If your property’s roof is topped with metal cladding made from corrugated steel or aluminium sheets you may be at risk from the effects of cut edge corrosion. Unfortunately many people have never heard of this condition, and even fewer are aware that their building is suffering from its effects. Around 60% of commercial buildings with metal cladding will have signs of this damage, but what exactly do we mean by cut edge corrosion?
What is Cut Edge Corrosion?
When corrugated steel or aluminium metal cladding is manufactured the sheets are coated, usually with plastics, to prevent corrosion and to improve its appearance. Unfortunately when these sheets are then cut to the required size, this newly cut edge has no such coating in place, and over time and exposure to water, wind and pollutants, corrosion inevitably occurs.
How to identify Cut Edge Corrosion?
Any untreated metal edge is vulnerable to this condition, so pay special attention to where sheeting overlaps each other and also at the eaves. Metal guttering is also susceptible to cut edge corrosion, and poorly fitted gutters will merely exacerbate existing corrosion problems in and around your roof. There is also the possibility that cut edge corrosion can occur away from roof edges, so keep a look out for discoloration, cracks, and blisters on your roof’s top layer.
Why is Cut Edge Corrosion such a big problem?
When cut edge corrosion is left untreated it will quickly eat further into the metal and cause far more than a cosmetic problem to your roofing. Not only will rusty roof sheeting cause leaks into your property, the brittle nature of corroded metal can actually affect your building’s integrity in severe ways. If your cladding is corroded to the extent that perforation occurs it can be astonishingly expensive to rectify, so early identification is absolutely necessary.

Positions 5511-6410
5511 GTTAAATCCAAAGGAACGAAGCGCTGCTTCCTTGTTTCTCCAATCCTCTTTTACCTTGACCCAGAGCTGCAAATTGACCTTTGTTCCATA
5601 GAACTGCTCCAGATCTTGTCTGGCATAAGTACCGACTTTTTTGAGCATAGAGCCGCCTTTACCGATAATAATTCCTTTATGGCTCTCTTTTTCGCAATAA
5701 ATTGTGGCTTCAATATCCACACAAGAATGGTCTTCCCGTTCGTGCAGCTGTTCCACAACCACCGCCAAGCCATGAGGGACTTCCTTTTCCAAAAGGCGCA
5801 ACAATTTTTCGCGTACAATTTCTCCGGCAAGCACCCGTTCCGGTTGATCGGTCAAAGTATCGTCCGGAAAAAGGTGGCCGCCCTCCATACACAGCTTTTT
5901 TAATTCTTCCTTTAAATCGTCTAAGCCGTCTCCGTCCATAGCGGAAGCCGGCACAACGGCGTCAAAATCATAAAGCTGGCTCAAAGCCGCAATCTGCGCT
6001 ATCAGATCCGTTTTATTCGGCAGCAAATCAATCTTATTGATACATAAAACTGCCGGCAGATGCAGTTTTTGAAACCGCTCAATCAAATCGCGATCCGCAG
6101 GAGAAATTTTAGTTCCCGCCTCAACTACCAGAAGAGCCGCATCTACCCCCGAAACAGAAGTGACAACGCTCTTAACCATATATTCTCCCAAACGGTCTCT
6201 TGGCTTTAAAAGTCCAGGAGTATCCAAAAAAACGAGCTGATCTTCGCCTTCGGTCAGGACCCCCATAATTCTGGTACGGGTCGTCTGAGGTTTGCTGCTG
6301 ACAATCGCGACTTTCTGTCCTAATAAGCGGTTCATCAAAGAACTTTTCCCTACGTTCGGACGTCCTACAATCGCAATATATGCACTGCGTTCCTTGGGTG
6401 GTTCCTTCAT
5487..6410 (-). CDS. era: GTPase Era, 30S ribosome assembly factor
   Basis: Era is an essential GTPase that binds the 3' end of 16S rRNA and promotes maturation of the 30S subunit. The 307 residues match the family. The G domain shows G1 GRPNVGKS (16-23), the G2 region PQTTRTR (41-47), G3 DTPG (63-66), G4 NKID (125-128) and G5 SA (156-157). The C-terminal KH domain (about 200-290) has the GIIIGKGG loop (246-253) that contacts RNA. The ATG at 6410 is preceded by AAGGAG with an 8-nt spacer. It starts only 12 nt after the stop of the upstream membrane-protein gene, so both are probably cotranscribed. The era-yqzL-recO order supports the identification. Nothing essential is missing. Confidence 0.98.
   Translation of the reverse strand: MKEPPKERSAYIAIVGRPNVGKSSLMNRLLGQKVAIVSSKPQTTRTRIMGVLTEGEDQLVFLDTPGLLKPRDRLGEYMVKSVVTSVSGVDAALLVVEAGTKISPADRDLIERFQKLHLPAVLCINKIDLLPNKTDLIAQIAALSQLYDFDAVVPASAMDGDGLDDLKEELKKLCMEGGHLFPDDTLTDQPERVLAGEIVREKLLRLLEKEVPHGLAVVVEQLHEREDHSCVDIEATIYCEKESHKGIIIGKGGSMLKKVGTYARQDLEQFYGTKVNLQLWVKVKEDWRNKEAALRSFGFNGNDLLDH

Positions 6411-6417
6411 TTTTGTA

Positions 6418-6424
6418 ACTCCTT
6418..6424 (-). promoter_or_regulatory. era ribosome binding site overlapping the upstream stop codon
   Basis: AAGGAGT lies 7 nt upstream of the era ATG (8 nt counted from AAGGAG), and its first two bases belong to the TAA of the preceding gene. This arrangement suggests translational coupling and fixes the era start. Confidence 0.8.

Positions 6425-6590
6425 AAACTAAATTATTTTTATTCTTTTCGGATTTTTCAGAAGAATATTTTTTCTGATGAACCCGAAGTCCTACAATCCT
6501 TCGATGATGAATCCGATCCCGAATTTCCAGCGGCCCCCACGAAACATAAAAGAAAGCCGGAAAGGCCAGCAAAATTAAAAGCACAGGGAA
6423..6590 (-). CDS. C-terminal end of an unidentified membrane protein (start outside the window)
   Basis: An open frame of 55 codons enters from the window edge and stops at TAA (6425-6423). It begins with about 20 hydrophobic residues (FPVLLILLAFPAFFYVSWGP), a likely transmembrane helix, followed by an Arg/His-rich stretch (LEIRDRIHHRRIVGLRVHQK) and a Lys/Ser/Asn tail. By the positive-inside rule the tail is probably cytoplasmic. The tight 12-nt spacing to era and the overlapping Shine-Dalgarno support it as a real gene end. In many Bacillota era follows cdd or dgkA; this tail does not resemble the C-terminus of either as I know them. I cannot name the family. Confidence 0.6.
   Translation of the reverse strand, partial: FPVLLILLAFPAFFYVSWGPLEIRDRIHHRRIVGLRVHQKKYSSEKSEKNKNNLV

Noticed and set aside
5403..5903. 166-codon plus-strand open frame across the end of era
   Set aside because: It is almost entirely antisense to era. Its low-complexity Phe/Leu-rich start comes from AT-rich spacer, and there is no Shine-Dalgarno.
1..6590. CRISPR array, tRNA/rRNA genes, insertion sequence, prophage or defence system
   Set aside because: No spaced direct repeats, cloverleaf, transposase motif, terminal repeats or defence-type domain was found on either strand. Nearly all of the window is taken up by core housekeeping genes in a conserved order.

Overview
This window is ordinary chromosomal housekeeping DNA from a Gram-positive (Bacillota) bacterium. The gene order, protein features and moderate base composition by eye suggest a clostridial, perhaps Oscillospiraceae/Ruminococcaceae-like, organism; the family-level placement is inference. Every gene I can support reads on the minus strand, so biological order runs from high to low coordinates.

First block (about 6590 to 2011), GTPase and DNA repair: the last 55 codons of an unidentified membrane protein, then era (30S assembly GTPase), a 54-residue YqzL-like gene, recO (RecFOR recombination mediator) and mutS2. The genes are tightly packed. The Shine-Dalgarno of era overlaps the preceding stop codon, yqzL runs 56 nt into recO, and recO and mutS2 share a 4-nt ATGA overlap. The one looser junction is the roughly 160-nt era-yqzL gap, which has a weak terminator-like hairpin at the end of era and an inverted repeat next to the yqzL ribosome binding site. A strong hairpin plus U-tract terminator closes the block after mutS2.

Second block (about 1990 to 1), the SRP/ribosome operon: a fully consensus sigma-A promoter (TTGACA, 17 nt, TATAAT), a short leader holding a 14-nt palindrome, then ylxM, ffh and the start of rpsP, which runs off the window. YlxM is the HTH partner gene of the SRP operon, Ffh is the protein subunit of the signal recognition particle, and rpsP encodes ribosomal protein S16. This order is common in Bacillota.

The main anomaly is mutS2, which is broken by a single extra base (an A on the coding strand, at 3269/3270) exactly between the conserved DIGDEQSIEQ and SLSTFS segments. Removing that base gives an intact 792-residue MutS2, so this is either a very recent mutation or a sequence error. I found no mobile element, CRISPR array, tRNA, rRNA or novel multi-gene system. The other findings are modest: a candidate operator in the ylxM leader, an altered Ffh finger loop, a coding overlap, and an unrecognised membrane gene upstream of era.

Repairing Cut Edge Corrosion
The cost and length of repairing cut edge corrosion depends entirely on how early you have caught it. When part of a metal sheet is corroded that area must be removed entirely, and if damage is very severe it may warrant replacement of the entire sheet. The entire area must be fully cleaned using jet washers, and every area of rust fully removed.
The original coating should then be feathered back to avoid ridges when applying the new coat, but before doing this you must use a degreasing agent to ensure your next coating sticks. Your cladding, gutters, and any other metal fixtures should be covered in a top coat which suits the material, and this should be followed by the sealing of gaps between cladding panels to avoid future problems.
Inspecting your roof for the signs we’ve mentioned today could save you a lot of money in cut edge corrosion repairs later down the line, and even if your roof cladding hasn’t suffered its effects yet, it may be wise to have cut edges treated to ensure they never do. If you think your property may have suffered cut edge corrosion, contact Roofing Consultants today on 0800 046 1500.